The Unapologetic Mathematician

Mathematics for the interested outsider

Transformations of Dynkin Diagrams

Before we continue constructing root systems, we want to stop and observe a couple things about transformations of Dynkin diagrams.

First off, I want to be clear about what kinds of transformations I mean. Given Dynkin diagrams X and Y, I want to consider a mapping \phi that sends every vertex of X to a vertex of Y. Further, if \xi_1 and \xi_2 are vertices of X joined by n edges, then \phi(\xi_1) and \phi(\xi_2) should be joined by n edges in Y as well, and the orientation of double and triple edges should be the same.

But remember that \xi_1 and \xi_2, as vertices, really stand for vectors in some base of a root system, and the number of edges connecting them encodes their Cartan integers. If we slightly abuse notation and write X and Y for these bases, then the mapping \phi defines images of the vectors in X, which is a basis of a vector space. Thus \phi extends uniquely to a linear transformation from the vector space spanned by X to that spanned by Y. And our assumption about the number of edges joining two vertices means that \phi preserves the Cartan integers of the base X.

Now, just like we saw when we showed that the Cartan matrix determines the root system up to isomorphism, we can extend \phi to a map from the root system generated by X to the root system generated by Y. That is, a transformation of Dynkin diagrams gives rise to a morphism of root systems.

Unfortunately, the converse doesn’t necessarily hold. Look back at our two-dimensional examples; specifically, consider the A_2 and G_2 root systems. Even though we haven’t really constructed the latter yet, we can still use what we see. There are linear maps taking the six roots in A_2 to either the six long roots or the six short roots in G_2. These maps are all morphisms of root systems, but none of them can be given by transformations of Dynkin diagrams. Indeed, the image of any base for A_2 would contain either two long roots in G_2 or two short roots, but any base of G_2 would need to contain both a long and a short root.

However, not all is lost. If we have an isomorphism of root systems, then it must send a base to a base, and thus it can be seen as a transformation of the Dynkin diagrams. Indeed, an isomorphism of root systems gives rise to an isomorphism of Dynkin diagrams.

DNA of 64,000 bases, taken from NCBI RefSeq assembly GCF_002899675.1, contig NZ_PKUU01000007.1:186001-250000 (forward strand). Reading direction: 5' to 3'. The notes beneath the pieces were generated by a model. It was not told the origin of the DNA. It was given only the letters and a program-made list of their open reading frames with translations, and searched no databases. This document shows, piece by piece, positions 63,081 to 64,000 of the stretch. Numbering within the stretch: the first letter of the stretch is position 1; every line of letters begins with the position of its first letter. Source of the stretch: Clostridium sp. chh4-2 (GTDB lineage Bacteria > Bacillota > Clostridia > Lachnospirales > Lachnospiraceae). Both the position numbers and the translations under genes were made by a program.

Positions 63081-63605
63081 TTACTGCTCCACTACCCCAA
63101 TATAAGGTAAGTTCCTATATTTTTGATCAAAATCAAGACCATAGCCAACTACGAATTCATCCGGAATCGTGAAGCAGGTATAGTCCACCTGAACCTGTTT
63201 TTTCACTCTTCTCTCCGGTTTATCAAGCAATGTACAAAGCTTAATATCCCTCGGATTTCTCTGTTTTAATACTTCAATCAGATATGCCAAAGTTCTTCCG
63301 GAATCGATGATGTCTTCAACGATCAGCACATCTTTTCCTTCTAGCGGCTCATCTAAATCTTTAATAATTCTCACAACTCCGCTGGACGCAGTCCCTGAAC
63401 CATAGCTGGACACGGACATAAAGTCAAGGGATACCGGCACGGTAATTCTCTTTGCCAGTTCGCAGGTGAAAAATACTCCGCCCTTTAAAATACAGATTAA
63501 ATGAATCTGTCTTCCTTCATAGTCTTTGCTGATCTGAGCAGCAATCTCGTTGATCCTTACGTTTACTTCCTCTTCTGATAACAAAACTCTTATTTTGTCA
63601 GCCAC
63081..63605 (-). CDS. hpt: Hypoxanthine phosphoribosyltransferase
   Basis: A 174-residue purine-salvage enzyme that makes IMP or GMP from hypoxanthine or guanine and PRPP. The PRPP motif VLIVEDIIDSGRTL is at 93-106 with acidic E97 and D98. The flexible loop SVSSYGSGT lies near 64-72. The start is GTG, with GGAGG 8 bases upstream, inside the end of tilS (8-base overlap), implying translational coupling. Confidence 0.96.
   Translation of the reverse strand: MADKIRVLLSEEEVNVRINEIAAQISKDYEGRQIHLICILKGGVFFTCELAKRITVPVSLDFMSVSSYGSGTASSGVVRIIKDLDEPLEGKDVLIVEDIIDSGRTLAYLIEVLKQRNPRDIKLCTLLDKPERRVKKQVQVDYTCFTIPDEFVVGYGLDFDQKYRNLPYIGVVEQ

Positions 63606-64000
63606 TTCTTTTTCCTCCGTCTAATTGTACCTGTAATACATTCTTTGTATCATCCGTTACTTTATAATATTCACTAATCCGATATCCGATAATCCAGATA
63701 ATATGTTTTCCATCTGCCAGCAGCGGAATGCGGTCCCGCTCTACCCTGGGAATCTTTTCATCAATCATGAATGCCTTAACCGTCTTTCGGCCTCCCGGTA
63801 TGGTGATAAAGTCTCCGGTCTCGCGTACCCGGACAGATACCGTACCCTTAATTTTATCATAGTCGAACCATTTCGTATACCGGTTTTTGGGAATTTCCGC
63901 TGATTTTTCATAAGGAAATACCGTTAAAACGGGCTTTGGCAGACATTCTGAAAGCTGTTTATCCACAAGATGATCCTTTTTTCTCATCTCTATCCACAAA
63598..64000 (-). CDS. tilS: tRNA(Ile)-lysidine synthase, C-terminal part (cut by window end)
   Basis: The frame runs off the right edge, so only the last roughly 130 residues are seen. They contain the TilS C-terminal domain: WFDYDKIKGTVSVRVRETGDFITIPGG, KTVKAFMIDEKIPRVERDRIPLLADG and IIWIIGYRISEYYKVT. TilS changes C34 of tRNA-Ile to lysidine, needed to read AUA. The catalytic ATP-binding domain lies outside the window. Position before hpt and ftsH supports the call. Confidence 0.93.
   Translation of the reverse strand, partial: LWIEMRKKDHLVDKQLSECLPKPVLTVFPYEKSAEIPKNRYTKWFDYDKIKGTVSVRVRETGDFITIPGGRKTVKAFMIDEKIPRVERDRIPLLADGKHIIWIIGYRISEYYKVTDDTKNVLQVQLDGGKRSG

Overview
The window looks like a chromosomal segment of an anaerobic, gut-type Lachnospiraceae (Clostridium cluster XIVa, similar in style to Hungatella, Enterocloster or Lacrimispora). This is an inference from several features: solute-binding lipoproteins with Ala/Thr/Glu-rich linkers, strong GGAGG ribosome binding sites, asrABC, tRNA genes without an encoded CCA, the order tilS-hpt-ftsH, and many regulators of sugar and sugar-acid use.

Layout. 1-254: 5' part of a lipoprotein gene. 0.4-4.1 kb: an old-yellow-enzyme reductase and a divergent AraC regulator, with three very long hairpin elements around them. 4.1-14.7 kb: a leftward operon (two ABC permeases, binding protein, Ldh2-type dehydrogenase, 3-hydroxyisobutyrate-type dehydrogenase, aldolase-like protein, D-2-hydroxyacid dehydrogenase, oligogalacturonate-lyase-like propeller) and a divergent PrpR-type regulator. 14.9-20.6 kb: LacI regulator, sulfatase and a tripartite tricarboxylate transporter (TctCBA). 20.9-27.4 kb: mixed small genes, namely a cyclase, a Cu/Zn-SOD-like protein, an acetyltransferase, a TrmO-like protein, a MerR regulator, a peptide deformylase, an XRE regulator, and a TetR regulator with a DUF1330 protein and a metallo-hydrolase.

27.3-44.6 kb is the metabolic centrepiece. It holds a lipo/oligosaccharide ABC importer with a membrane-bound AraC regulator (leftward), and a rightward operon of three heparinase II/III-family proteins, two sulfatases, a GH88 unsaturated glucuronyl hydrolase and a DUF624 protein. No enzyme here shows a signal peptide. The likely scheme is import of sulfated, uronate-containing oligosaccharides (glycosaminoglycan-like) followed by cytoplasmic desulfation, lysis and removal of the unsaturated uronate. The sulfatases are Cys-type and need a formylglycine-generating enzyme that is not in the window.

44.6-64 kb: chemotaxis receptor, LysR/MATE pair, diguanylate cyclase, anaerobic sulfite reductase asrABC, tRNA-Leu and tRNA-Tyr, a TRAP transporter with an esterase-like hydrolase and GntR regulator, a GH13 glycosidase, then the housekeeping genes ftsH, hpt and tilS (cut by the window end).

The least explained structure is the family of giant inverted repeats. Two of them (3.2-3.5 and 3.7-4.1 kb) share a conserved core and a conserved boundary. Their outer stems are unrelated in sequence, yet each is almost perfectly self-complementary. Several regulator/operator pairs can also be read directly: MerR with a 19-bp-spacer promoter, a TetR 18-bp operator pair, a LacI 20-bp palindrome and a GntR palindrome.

The other observation we want to make is that duality of root systems is easily expressed in terms of Dynkin diagrams: just reverse all the oriented edges! Indeed, we’ve already seen this in the case of B_n and C_n root systems. When we get to constructing G_2 and F_4, we will see that they are self-dual, in keeping with the fact that reversing the directed edge in each case doesn’t really change the diagram.

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March 5, 2010 - Posted by | Geometry, Root Systems

3 Comments »

  1. [...] we start by picking and as two long roots, along with as one short root. Indeed, we can see a transformation of Dynkin diagrams sending into , and sending the specified base of to these three [...]

    Pingback by Construction of the F4 Root System « The Unapologetic Mathematician | March 9, 2010 | Reply

  2. [...] root systems, following our setup. These correspond to the Dynkin diagrams , , and . But there are transformations of Dynkin diagrams that send into , and on into . Thus all we really have to construct is , and then cut off the [...]

    Pingback by Construction of E-Series Root Systems « The Unapologetic Mathematician | March 10, 2010 | Reply

  3. [...] thus the numbers of edges between any pair of vertices in the Dynkin diagram. That is, must be a transformation of the Dynkin diagram of back to itself, and the reverse is also [...]

    Pingback by The Automorphism Group of a Root System « The Unapologetic Mathematician | March 11, 2010 | Reply


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